HDR is live in Google Play Movies & TV, but only for the Chromecast Ultra

We knew this was coming from a teardown a while back, but it’s finally here. Now you can watch supported content from Google Play Movies & TV in glorious HDR. At least, if you have a Chromecast Ultra and a compatible television. 

This latest change brings Google to parity with Netflix, which also supports HDR for some of its streaming content (even on phones, catch up Google). As you’d expect, what you are watching needs to actually have been prepared for the format, so old Star Trek reruns are probably out, unless they do another remaster. You’ll also need an HDR-compatible TV.

HDR isn’t a great name. Something like “Expanded Gamut Color” or even just a defined color space would probably be better since the term HDR has been used to mean other things for a while. But, it’s the name that marketers have decided they like, so us consumers are stuck with it. At its most basic, it just means there’s more data for a wider range of color. The odds are that this implementation is the HDR10 Media Profile announced in 2015 that YouTube also uses.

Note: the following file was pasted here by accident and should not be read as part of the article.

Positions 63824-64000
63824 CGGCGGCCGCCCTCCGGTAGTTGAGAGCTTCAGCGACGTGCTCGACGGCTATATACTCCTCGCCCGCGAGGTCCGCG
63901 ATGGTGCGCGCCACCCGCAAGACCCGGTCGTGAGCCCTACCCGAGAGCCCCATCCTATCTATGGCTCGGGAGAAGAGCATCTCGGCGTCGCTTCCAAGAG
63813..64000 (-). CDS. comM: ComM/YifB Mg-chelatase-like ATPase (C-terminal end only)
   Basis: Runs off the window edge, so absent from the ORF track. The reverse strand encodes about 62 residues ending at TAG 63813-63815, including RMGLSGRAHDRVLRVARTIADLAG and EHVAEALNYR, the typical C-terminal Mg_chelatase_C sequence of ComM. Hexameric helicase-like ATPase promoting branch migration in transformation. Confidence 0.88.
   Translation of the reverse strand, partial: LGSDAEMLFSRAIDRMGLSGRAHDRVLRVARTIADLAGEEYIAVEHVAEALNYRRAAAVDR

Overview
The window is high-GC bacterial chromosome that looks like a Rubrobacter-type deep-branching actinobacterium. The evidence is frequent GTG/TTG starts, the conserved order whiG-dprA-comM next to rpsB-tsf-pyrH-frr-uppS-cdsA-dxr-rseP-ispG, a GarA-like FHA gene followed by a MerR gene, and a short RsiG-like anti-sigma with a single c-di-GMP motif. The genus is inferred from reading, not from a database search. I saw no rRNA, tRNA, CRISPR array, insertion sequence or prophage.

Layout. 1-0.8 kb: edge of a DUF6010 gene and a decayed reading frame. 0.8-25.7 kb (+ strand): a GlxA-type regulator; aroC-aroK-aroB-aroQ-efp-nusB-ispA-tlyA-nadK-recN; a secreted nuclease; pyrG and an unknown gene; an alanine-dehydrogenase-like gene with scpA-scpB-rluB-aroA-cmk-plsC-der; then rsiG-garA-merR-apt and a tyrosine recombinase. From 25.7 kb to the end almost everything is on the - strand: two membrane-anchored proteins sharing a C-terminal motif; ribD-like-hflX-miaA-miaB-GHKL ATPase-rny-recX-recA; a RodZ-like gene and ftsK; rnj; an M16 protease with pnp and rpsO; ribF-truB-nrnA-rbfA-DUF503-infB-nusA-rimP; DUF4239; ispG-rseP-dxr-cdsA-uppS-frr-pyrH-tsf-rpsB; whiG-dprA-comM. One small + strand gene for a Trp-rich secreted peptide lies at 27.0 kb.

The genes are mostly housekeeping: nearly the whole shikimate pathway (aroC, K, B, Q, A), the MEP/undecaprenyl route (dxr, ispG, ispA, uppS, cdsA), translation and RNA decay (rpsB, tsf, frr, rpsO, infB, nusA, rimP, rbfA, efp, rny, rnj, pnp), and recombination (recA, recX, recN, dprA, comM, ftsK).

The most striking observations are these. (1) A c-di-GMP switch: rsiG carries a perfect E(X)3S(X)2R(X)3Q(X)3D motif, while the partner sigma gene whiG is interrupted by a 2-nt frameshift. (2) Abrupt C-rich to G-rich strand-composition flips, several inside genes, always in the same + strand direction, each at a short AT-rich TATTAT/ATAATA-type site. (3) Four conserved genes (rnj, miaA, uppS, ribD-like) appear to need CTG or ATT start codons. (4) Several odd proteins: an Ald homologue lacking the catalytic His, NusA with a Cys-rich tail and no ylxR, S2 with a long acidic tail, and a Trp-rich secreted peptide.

Right now you can check out all the HDR films available at via this convenient list Google put together. It looks like there are 42 movies right now. Prices to buy titles in HDR are appropriately ridiculous, in the range of $20-30, almost all being $29.99 (the same price as most other 4K content). When browsing listings on the Play Store, compatible media will have a little “HDR” icon, or explicitly show HDR as available in the Additional Information section via desktop.

Google’s requirements for watching HDR content are a minimum of 15Mbps, and a Chromecast Ultra plugged into a compatible television. It is possible that it might work with a compatible Android TV (Google’s support documents make this claim, but later refute it, so YMMV). If your speed drops too low, or your device doesn’t support it, expect content to play in a lower HD or SD quality. Right now things also seem to be US/CA only (according to an indirect statement on Google’s help page), so if you live in another area, you are out of luck, for now.

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